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posted by martyb on Friday January 20 2017, @02:17AM   Printer-friendly [Skip to comment(s)]
from the iron-is-a-precious-metal? dept.

NASA wants to uncover the mystery behind the asteroid “16 Psyche.” that may contain a priceless treasure trove of minerals. “We’ve been to all the different planets, we’ve been to other asteroids. But we’ve never visited a body that has been made of entirely metal,” said Carol Polanskey, project scientist for the Psyche mission. Now NASA, led by researchers at Arizona State University, plans to send an unmanned spacecraft to orbit 16 Psyche – an asteroid roughly the size of Massachusetts, made of iron and other precious metals. The mission’s leader estimates that the iron alone on today’s market would be worth $10,000 quadrillion.

Previously: NASA Selects Two Missions to Visit Asteroids


Original Submission

Related Stories

NASA Selects Two Missions to Visit Asteroids 1 comment

NASA has selected two new missions to explore asteroids. One mission will visit several Jupiter trojans, while the other will visit 16 Psyche, the most massive metallic M-type asteroid and the eleventh most massive asteroid known:

NASA has selected two missions that have the potential to open new windows on one of the earliest eras in the history of our solar system – a time less than 10 million years after the birth of our sun. The missions, known as Lucy and Psyche, were chosen from five finalists and will proceed to mission formulation, with the goal of launching in 2021 and 2023, respectively.

[...] Lucy, a robotic spacecraft, is scheduled to launch in October 2021. It's slated to arrive at its first destination, a main belt asteroid, in 2025. From 2027 to 2033, Lucy will explore six Jupiter Trojan asteroids. These asteroids are trapped by Jupiter's gravity in two swarms that share the planet's orbit, one leading and one trailing Jupiter in its 12-year circuit around the sun. The Trojans are thought to be relics of a much earlier era in the history of the solar system, and may have formed far beyond Jupiter's current orbit.

[...] The Psyche mission will explore one of the most intriguing targets in the main asteroid belt – a giant metal asteroid, known as 16 Psyche, about three times farther away from the sun than is the Earth. This asteroid measures about 130 miles (210 kilometers) in diameter and, unlike most other asteroids that are rocky or icy bodies, is thought to be comprised mostly of metallic iron and nickel, similar to Earth's core. Scientists wonder whether Psyche could be an exposed core of an early planet that could have been as large as Mars, but which lost its rocky outer layers due to a number of violent collisions billions of years ago.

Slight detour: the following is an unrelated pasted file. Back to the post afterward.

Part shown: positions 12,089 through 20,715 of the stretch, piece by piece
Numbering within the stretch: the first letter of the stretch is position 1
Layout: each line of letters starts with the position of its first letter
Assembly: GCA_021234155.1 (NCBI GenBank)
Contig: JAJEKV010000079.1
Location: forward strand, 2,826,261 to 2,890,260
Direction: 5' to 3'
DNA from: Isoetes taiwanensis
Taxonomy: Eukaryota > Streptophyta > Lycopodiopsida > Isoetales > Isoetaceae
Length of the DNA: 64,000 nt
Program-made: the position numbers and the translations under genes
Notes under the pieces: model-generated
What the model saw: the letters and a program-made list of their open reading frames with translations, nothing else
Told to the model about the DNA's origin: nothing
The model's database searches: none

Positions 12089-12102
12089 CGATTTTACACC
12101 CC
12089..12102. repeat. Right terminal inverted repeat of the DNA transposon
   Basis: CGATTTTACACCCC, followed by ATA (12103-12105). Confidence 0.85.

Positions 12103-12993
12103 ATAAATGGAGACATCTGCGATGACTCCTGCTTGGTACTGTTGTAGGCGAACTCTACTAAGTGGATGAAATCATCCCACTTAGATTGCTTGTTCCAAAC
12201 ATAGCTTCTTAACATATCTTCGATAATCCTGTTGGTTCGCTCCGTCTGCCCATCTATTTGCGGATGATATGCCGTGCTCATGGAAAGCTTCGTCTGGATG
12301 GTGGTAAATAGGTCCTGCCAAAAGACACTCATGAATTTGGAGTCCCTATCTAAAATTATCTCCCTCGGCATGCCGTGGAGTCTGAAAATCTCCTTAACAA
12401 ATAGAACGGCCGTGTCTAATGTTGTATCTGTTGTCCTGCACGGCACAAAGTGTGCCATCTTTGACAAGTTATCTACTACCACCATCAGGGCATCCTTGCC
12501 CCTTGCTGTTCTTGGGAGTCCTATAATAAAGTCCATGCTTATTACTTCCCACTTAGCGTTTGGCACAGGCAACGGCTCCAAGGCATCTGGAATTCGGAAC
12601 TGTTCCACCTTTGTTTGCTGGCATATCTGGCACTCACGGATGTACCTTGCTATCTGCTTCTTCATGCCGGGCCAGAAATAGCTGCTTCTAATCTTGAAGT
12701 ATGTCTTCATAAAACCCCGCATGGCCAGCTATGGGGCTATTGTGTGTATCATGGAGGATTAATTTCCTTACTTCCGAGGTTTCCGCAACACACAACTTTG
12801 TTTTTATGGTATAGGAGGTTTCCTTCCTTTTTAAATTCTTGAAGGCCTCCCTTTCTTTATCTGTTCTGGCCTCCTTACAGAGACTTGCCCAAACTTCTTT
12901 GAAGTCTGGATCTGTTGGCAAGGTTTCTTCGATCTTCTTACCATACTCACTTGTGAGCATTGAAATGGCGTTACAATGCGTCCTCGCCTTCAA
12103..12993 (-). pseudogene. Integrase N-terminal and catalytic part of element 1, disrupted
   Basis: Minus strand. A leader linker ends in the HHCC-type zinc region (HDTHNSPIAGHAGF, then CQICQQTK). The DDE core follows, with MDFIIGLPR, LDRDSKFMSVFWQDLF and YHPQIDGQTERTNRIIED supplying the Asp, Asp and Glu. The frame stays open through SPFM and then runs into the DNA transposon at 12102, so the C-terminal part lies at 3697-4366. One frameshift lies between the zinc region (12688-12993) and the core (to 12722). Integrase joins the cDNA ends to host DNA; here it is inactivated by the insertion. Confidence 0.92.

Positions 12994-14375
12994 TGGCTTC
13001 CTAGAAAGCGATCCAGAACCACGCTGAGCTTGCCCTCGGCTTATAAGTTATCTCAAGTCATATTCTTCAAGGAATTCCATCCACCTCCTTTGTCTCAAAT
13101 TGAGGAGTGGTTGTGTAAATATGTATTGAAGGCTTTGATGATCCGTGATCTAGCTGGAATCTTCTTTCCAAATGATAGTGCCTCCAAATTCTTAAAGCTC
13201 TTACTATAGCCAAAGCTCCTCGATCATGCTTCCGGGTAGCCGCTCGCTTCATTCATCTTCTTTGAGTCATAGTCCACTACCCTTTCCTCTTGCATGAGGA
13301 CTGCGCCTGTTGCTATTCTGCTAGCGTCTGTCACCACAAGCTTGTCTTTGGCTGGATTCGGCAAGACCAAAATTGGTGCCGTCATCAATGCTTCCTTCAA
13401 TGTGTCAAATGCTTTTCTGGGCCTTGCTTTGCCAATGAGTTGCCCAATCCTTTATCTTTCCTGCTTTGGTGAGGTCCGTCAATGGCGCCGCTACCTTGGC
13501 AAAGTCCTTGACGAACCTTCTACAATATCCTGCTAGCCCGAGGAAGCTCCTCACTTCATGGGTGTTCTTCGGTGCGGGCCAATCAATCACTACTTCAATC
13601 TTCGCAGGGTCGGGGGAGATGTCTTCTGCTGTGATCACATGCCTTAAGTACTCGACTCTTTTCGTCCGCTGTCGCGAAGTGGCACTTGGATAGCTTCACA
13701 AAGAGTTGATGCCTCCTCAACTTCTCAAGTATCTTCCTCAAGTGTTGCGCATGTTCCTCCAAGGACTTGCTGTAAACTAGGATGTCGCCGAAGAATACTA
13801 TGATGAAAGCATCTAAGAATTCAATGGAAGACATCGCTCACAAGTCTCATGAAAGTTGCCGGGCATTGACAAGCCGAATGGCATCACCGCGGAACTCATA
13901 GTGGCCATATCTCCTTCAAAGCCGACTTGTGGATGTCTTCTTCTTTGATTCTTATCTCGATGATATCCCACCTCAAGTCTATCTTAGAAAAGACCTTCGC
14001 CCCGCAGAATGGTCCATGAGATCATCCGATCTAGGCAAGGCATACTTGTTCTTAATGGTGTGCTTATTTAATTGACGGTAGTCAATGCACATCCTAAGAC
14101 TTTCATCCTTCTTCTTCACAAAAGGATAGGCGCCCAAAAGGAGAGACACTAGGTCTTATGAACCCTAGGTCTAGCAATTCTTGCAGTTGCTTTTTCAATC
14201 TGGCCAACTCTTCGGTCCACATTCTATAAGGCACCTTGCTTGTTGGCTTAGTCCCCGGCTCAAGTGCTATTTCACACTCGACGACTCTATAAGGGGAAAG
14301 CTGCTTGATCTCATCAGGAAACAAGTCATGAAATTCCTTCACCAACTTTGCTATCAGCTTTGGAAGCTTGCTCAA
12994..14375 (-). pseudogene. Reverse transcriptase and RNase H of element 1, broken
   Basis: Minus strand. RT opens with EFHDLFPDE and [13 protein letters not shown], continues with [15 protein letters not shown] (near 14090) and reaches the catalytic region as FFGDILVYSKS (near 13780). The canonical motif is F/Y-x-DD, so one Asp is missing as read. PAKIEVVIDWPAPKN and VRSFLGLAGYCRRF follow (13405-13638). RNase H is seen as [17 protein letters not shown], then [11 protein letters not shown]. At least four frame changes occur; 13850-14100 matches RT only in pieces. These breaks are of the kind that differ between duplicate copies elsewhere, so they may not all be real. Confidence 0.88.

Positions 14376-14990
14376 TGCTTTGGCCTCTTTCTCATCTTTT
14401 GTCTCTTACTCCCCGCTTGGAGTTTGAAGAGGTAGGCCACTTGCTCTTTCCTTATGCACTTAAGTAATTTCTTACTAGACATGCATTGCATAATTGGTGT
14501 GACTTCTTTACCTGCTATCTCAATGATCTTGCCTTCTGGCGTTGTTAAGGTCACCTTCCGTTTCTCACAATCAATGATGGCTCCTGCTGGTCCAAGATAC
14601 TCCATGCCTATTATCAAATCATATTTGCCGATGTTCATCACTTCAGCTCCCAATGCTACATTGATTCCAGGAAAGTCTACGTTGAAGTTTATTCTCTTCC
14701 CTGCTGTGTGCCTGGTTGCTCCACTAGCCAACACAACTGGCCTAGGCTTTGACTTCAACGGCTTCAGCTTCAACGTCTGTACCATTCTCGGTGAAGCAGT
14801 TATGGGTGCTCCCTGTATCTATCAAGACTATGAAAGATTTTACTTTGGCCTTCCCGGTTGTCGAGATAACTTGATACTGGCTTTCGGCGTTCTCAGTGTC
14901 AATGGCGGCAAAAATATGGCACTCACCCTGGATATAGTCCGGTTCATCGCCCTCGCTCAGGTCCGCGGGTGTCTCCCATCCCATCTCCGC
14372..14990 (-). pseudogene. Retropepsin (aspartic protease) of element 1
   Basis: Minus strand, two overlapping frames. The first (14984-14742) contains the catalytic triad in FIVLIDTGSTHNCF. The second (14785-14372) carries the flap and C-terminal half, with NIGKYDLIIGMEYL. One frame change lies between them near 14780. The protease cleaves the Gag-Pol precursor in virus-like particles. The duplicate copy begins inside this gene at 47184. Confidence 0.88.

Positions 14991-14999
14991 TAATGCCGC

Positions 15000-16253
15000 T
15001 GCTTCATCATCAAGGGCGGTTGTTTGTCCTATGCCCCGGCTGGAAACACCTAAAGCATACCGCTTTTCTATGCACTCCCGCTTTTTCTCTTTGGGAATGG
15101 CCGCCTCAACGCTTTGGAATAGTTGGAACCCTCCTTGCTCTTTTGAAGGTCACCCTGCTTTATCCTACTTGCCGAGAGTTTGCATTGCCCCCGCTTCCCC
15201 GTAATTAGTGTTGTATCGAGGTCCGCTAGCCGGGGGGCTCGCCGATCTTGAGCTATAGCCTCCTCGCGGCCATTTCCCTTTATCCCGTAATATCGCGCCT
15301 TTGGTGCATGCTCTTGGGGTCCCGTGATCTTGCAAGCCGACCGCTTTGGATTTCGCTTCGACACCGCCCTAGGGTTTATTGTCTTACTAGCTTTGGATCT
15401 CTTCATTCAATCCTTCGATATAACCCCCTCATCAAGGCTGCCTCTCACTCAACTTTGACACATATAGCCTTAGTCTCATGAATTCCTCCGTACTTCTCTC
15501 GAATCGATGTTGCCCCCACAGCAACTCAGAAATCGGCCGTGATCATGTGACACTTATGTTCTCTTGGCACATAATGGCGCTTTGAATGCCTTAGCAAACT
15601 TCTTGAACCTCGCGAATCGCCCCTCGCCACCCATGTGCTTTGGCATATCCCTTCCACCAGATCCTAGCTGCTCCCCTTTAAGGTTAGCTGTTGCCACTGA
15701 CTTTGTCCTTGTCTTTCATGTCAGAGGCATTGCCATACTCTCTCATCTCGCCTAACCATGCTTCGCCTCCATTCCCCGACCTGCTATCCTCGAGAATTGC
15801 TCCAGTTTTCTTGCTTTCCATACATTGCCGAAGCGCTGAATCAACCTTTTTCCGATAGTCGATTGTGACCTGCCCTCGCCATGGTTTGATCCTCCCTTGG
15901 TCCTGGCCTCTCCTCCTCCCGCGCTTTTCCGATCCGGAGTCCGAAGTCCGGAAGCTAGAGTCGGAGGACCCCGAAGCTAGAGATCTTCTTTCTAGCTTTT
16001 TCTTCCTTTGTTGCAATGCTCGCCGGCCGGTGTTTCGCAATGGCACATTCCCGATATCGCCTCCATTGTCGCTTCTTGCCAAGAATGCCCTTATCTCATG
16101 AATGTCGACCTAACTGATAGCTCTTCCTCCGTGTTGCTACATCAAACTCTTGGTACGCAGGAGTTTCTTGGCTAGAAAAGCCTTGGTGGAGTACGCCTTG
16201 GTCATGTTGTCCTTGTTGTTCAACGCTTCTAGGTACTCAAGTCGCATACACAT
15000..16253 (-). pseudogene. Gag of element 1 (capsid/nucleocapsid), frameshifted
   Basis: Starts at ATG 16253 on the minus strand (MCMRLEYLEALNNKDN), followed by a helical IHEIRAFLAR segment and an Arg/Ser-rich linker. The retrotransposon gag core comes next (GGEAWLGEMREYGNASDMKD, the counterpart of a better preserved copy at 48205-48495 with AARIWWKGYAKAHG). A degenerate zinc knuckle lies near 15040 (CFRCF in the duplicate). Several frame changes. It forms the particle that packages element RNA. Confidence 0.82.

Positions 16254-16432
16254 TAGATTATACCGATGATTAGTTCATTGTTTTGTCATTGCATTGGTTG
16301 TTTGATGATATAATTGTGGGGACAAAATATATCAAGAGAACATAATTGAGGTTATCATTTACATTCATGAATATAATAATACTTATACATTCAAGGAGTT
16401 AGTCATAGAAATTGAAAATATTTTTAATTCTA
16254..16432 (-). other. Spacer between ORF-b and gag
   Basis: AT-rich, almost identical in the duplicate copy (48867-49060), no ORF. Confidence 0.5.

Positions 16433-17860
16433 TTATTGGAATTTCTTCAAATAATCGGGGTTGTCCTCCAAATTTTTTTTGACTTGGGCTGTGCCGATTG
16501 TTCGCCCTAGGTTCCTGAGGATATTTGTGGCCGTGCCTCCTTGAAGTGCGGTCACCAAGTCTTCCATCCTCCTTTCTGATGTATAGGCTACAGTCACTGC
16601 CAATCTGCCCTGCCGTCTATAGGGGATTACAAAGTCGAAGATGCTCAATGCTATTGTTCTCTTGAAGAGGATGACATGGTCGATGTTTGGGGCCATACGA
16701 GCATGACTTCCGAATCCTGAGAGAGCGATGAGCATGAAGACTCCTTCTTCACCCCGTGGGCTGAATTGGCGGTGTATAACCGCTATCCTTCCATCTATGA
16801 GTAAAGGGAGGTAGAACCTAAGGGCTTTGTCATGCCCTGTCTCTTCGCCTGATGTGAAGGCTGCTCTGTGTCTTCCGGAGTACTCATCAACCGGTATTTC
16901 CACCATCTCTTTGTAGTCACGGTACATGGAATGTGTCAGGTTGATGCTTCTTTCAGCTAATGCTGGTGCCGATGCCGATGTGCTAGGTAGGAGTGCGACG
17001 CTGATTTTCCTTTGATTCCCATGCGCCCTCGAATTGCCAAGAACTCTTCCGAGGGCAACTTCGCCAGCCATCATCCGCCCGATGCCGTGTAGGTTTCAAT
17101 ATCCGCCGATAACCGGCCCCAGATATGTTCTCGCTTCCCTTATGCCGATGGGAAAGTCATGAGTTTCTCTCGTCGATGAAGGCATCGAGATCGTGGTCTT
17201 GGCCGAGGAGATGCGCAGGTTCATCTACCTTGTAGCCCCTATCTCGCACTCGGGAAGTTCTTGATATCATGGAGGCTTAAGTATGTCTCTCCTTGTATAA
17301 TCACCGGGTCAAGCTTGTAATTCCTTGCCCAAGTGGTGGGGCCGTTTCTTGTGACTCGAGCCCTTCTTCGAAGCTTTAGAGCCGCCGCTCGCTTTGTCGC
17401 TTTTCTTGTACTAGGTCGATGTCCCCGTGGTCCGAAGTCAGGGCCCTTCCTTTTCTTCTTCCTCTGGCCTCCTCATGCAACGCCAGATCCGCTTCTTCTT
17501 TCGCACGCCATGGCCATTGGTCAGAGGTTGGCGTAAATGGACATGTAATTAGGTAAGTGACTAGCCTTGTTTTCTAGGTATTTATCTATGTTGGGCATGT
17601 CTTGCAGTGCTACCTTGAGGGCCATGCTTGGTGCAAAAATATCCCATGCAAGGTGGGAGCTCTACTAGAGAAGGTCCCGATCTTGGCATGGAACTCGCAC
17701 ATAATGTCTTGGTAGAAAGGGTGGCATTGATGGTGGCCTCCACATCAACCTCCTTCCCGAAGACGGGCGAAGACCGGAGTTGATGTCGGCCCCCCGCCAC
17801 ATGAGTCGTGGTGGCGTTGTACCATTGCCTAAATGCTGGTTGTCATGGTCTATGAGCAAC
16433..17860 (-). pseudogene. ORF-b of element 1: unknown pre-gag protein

The budgets for Discovery Program class missions are capped at $450 million.


Original Submission

NASA's Psyche Asteroid Mission Will Launch on a Falcon Heavy Rocket 1 comment

Falcon Heavy to launch NASA Psyche asteroid mission

NASA awarded a contract to SpaceX Feb. 28 for the launch of a mission to a large metallic asteroid on the company's Falcon Heavy rocket.

NASA said that it will use a Falcon Heavy to launch its Psyche mission in July 2022 from Launch Complex 39A at the Kennedy Space Center. The contract is valued at $117 million, which includes the launch itself and other mission-related costs.

Psyche is one of two missions NASA selected in January 2017 for its Discovery program of relatively low-cost planetary science missions. Psyche will use a Mars flyby in 2023 to arrive at its destination, an asteroid also called Psyche, in January 2026. The spacecraft will go into orbit around the asteroid, one of the largest in the main asteroid belt between Mars and Jupiter.

The asteroid is primarily made of iron and nickel, and could be the remnant of a core of a protoplanet that attempted to form there before high-speed collisions with other planetesimals broke it apart. Planetary scientists believe that studies of the asteroid Psyche could help them better understand the formation of the solar system.

The Psyche mission is led by Arizona State University, with Maxar the prime contractor for the spacecraft. The launch will also carry two smallsat secondary payloads: Escape and Plasma Acceleration and Dynamics Explorers (EscaPADE), which will study the Martian atmosphere, and Janus, which will study binary asteroids.

Also at TechCrunch.

Previously:
NASA Selects Two Missions to Visit Asteroids
NASA Asteroid Mission -- Metals "Worth" Ten Thousand Quadrillion Dollars
SpaceX Drops Protest of "Lucy" Contract, Gets Double Asteroid Redirection Test Contract
Nasa Contemplates Mission to the Core of a Protoplanet in 2022